Brand Name: Uroxatral
Active Ingredient: alfuzosin hydrochloride
Strength(s): 10 mg
Dosage Form(s): Tablets
Company Name: Sanofi-Synthelabo
Availability: Prescription only, Professional use only
*Date Approved by FDA: June 12, 2003
*Approval by FDA does not mean that the drug is available for consumers at this time.
Uroxatral is a prescription medicine that is called an ï¿½alpha-blockerï¿½. Uroxatral is used in adult men to treat the symptoms of benign prostatic hyperplasia (BPH). Uroxatral may help to relax the muscles in the prostate and the bladder which may lessen the symptoms of BPH and improve urine flow.
Before prescribing Uroxatral, your doctor may examine your prostate gland and do a blood test called a prostate specific antigen (PSA) test to check for prostate cancer. Prostate cancer and BPH can cause the same symptoms. Prostate cancer needs a different treatment.
Uroxatral is not for use in women or children.
Some medicines called ï¿½alpha-blockersï¿½ are used to treat high blood pressure. Uroxatral has not been studied for the treatment of high blood pressure.
Who should not take Uroxatral?
Do not take Uroxatral if you:
* have liver problems
* are taking antifungal drugs like ketoconazole or HIV drugs called protease inhibitors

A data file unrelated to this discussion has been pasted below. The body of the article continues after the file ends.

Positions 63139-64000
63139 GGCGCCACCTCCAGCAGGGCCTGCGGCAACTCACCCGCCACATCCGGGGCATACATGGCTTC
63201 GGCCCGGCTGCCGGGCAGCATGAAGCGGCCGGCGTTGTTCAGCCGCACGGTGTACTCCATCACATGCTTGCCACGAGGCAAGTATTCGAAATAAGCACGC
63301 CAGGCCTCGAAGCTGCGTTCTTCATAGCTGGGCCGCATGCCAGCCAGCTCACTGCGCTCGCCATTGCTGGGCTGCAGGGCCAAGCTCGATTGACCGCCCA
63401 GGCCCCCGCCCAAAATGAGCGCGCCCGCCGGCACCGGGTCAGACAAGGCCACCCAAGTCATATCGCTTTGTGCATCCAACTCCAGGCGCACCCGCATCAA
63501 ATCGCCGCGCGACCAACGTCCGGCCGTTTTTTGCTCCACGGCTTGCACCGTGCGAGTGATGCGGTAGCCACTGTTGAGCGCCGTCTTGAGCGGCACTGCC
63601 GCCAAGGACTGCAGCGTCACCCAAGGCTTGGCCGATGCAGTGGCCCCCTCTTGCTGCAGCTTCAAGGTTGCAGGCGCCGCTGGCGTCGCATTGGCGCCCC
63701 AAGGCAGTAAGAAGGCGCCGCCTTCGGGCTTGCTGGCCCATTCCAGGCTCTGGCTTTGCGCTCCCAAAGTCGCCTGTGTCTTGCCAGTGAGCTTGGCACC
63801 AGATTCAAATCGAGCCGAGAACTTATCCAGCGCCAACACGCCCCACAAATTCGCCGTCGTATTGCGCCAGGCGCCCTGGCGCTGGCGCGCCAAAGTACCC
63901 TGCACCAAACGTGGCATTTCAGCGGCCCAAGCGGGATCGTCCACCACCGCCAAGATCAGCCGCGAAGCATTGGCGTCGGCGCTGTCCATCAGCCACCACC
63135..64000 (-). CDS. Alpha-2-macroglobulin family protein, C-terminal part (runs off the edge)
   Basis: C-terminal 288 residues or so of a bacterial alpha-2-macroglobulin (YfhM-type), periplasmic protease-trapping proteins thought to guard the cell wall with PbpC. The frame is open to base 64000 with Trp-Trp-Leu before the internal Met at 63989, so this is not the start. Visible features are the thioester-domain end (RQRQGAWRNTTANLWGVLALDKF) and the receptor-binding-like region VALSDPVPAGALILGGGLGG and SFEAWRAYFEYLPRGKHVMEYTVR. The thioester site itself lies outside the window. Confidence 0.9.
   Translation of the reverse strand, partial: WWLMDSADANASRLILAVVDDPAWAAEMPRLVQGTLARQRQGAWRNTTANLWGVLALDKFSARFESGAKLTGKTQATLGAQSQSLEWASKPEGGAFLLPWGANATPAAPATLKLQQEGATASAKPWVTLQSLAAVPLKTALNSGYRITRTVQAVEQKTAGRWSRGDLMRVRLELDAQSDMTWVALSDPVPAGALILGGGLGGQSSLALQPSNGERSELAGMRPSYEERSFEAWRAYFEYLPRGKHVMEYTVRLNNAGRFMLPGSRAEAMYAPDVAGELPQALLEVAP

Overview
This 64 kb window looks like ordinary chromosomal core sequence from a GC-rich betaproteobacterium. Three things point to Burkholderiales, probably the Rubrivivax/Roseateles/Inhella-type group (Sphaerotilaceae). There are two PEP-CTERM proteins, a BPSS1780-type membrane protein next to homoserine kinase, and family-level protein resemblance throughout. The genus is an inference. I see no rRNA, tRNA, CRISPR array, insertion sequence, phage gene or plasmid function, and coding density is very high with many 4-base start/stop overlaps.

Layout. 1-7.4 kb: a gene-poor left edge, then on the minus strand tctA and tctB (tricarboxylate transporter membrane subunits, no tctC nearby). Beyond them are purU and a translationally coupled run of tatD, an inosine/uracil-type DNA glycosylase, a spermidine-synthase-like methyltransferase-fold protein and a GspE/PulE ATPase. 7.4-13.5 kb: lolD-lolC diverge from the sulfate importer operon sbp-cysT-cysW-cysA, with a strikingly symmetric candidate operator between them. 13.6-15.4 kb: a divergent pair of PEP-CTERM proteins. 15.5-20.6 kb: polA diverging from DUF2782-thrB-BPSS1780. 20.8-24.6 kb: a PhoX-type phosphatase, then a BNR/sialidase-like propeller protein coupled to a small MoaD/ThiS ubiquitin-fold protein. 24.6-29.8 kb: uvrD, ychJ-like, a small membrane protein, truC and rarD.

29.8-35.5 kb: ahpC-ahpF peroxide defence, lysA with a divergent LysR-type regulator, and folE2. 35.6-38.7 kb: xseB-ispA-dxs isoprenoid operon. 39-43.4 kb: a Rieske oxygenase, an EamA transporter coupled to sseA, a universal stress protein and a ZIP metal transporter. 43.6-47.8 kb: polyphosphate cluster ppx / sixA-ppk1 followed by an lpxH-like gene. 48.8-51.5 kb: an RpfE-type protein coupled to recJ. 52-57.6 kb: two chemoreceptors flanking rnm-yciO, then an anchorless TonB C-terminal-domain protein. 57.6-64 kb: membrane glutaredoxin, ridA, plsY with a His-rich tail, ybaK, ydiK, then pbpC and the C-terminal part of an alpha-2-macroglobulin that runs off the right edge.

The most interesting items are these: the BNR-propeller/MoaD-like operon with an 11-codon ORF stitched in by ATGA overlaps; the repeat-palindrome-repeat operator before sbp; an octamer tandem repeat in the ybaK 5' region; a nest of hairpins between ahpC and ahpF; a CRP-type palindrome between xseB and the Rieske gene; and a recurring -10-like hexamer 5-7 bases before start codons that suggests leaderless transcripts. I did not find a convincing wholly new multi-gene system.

* are already taking an alpha-blocker for either high blood pressure or prostate problems
* are a woman
* are a child under the age of 18
* are allergic to Uroxatral. The active ingredient is alfuzosin hydrochloride.
Special Warnings with Uroxatral:
Uroxatral can cause a sudden drop in blood pressure, especially when you start treatment. This may lead to fainting, dizziness, or lightheadedness. Do not drive, operate machinery, or do any dangerous activities until you know how Uroxatral affects you. This is especially important if you already have a problem with low blood pressure or take medicines to treat high blood pressure. If you begin to feel dizzy or lightheaded, lie down with your legs and feet up, and if your symptoms do not improve call your doctor.
What should I tell my health care provider?
Tell your health care provider if you:
* have liver problems
* have kidney problems
* or any family members have a rare heart condition known as congenital prolongation of the QT interval.
* have had low blood pressure, especially after taking another medicine. Signs of low blood pressure are fainting, dizziness, and lightheadedness.
* have a heart problem called angina (pain in your chest, jaw, or arm).
Tell your health care provider about all the medicines you take, including prescription and non-prescription medicines, vitamins, and herbal supplements. Some of your other medicines may affect the way you respond or react to Uroxatral works or Uroxatral may affect how your other medicines work.
What are some possible side effects of Uroxatral? (This is NOT a complete list of side effects reported with Uroxatral. Your health care provider or pharmacist can discuss with you a more complete list of side effects.)
The most common side effects with Uroxatral are:
For more detailed information about Uroxatral, ask your health care provider or pharmacist.